You’re running video ads in your FaceBook campaigns. Great! You should be. Right now, certain video ads are getting more attention and more engagement than static images with copy, for less.
So, how do you know which video ad in your huge test is best? The data feedback from FaceBook is dismal, but I may have a solution.
FaceBook shows you how many people saw your ad at the 3-Second, 10-Second, 25%, 50%, 75%, 90%, 95% and 100% intervals. As marketers, we are only concerned with 25%-100%, as the other metrics are very deceiving.
For example, if your ad is set to auto-play, then you will naturally see a huge percentage of people in the three and ten second columns. These data points are skewed because it may take three to ten seconds for someone to discover whether they want to watch you video, or not. They really didn’t watch your video with intent, so those two columns are useless for our purposes.
Over the years, I have developed a method to help gauge Performance and Engagement of a video ad, just by using the data in the 25 through 100 percent columns. This method is somewhat arbitrary and tends to confuse those who want concrete answers from their data. Think of this as a gauge. Just like the speedometer in your car, this equation is not exact, but is it better than what we currently have.
Let’s say we have:
Impressions 25% 50% 75% 90% 95% 100% 12,487 2,010 1,222 560 342 158 74
To calculate the Performance metric, we want to take the 25% number and divide it by the number of Impressions, expressed as a percentage:
2,010 / 12,487 = 16% Performance
This is the percentage of people who watched a meaningful part of your video ad. You would use this number as a rating to compare to other ads in the test or group. Easy.
The Engagement metric is a little more fuzzy, but it is easy to calculate. Simply add the number of views in the 25 through 100% columns, and arrive at a total:
2,010 + 1,222 + 560 + 342 + 158 + 74 = 4,366
Now, take 4,366 and divide it by the number of Impressions:
4,366 / 12,487 = 35 Engagement
Notice, I did not show this as a percentage, even though it could be. It is simply a rating. The higher the rating, the better. Also, because we added all the numbers, you could reach a number greater than 100.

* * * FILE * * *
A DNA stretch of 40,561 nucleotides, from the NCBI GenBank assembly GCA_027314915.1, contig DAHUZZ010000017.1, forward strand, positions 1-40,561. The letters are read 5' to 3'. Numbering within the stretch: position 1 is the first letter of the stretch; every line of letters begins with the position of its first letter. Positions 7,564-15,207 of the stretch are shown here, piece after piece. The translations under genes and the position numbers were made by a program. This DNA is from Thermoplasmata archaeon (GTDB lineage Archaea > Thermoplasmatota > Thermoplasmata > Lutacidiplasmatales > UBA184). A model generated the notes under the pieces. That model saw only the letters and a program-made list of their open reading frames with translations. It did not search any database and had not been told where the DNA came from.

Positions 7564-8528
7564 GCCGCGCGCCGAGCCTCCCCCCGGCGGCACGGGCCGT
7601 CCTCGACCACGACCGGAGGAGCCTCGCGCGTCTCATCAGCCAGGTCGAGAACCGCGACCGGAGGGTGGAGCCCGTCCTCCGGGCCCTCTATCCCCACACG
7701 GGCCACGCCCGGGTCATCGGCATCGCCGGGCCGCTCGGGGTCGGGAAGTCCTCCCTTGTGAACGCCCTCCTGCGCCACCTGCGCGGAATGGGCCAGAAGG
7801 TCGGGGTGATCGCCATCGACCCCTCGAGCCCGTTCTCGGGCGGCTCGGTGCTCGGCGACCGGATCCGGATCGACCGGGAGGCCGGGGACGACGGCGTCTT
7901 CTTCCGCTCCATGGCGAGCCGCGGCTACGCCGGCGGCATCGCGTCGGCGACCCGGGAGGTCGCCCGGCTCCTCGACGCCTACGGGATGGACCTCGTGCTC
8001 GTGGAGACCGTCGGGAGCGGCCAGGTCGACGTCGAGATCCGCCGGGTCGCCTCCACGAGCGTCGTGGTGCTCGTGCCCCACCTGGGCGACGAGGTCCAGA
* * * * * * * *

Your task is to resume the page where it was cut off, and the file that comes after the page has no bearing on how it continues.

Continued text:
Here’s why so many people give me that puzzled-dog look when I show them this metric. In FaceBook, when a person watches 25% of a video and then watches 50% of that video, they are taken out of the 25% column and placed into the 50% column.Why are we adding people who aren’t there? After all, only 74 people watched the video to completion, not 4,366. Those marketers are only interested in the number of people who completed the process. I am more interested in rating the popularity or overall interest the content provides the viewer. This equation rates the viewer’s interest, not the number of viewers.
In this example, 16% of the people who saw your video watched at least 25%. That’s the Performance rating. We also assigned an Engagement rating of 35 to the video. Some videos may show a Performance of 22% but an Engagement of 10. That would indicate the video had a better response at the 25% mark, but viewership fell off after that. The video started well, but interest waned, compared to others in the test.
Sure, you’d be able to figure that out just by looking at the numbers in each column. But, when you are looking at a sea of numbers from hundreds of ad campaigns, then this method makes it much easier to see the potential winners and losers. Remember, in all marketing, we are looking for trends. We are trying to predict the future, not analyze the past.